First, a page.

Americans at risk for type 2 diabetes (please see Appendix D—Are You At Risk For Diabetes?) can take important steps to prevent or delay the disease by losing a small amount of weight by eating a reduced fat, low-calorie diet and increasing their physical activity. The goal is to eat fewer calories and increase physical activity to lose a small amount of weight.49 The following action steps help people lower their risk for type 2 diabetes and other chronic diseases. Other helpful tips can be found at http://www.smallstep.gov/ and http://www.nal.usda.gov/fnic/dga/dguide95.html.
- Eat a variety of foods within the basic food groups (fruits, vegetables, grains, milk, and meat and beans).
- Choose a diet low in fats (not recommended for children 2 years old and under), saturated fats, and cholesterol; and use sugar and alcohol in moderation.50
- Order healthier food choices or split a meal with a friend or ask the server to put half of it in a take home box when dining out.
- Use a salad plate for meals, rather than a full-size dinner plate, to make the meal appear larger.
- Learn to use the food label to determine the size or amount of a portion or serving of foods and beverages. Consume appropriate portions of foods and beverages.
- Drink a big glass of water or low-calorie beverage before a meal to help curb your hunger.
- Drink plenty of water throughout the day.
- Bake or broil foods rather than fry.
- Drink 2 percent or 1 percent milk rather than whole milk.
- Request a low-fat dressing for your salad.
- Keep a daily record of eating habits, noting type of food, amount, and time of day. Determine times where overeating occurs and develop a plan to help avoid these situations in the future.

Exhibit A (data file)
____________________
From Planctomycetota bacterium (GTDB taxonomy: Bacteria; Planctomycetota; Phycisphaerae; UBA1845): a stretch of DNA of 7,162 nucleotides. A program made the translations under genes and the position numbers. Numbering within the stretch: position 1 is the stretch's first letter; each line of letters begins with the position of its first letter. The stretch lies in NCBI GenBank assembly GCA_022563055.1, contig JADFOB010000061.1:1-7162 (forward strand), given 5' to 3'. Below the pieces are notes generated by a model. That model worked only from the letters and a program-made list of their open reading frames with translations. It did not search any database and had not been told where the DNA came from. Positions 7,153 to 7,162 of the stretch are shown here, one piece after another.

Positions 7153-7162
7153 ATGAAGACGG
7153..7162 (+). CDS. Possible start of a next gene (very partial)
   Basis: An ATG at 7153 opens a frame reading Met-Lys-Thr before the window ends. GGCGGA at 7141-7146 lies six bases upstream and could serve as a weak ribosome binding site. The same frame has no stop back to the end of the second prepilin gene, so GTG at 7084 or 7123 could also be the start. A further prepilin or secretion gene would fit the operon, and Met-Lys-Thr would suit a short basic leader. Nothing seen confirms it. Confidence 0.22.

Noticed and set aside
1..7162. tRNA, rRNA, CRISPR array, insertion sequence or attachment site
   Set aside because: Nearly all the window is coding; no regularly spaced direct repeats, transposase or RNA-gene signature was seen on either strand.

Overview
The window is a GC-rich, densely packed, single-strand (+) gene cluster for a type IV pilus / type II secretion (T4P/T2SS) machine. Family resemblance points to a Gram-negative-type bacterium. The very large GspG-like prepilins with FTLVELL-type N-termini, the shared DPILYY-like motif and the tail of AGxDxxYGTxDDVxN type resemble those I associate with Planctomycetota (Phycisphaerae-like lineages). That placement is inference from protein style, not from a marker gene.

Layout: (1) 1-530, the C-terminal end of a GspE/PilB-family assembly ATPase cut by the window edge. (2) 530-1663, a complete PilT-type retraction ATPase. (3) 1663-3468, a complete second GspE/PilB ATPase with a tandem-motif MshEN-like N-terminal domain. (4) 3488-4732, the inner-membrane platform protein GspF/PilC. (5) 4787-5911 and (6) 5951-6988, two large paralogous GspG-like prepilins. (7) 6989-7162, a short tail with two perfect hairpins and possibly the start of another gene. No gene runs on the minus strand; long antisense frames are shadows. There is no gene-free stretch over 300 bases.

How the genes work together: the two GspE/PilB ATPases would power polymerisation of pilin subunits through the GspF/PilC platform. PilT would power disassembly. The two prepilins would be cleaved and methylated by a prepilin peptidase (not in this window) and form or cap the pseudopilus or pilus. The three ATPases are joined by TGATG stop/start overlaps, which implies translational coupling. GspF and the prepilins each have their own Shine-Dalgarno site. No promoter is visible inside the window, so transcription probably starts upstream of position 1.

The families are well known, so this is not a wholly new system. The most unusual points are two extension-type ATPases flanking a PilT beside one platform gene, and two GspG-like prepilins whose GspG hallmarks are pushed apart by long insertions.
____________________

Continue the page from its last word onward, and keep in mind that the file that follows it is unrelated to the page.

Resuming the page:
- Find ways other than eating to deal with stress. Take a walk, stretch or take slow deep breaths.
- Be “snackwise.” Have a piece of fruit or some reduced-fat popcorn instead of reaching for a piece of cake.
- Make small nutritional changes. Some people find they are able to lose weight by simply eliminating sugary drinks.
- Try some new recipes for healthier foods, such as those suggested by the American Diabetes Association (http://www.diabetes.org) or the American Heart Association (http://www.americanheart.org).
- Make regular physical activity an essential part of daily activities.
- Exercise while watching TV by running or marching in place to avoid being a “couch potato.” Put away the remote and get up to change the channel on the TV.
- Find an enjoyable exercise or physical activity and get active. For example, for those who enjoy dancing, put on some music and dance each day.
- Take the stairs instead of elevators and escalators.
- Park farther away from stores, or ride a bicycle or walk to stores.
- Walk inside a mall as an inexpensive way to exercise in a sheltered space.
- Volunteer to walk dogs at the local animal shelter or for an elderly neighbor.
- Ask friends or use the Internet to find out about local parks or other facilities where you can exercise.
- Set personal goals for exercise and track progress. For example, if a goal is to walk at least 30 minutes five times a week, keep a record of how many times the goal was met. If a day is missed, record it and indicate why it was missed. At the end of the week, consider what changes to make so that the goals for the following week will be met. Some people find it helpful to begin with smaller, easier-to-reach goals.
49 U.S. Department of Agriculture and U.S. Department of Health and Human Services. (1995). 4th ed. Nutrition for your health: dietary guidelines for Americans. Available at: http://www.nal.usda.gov/fnic/dga/dguide95.html.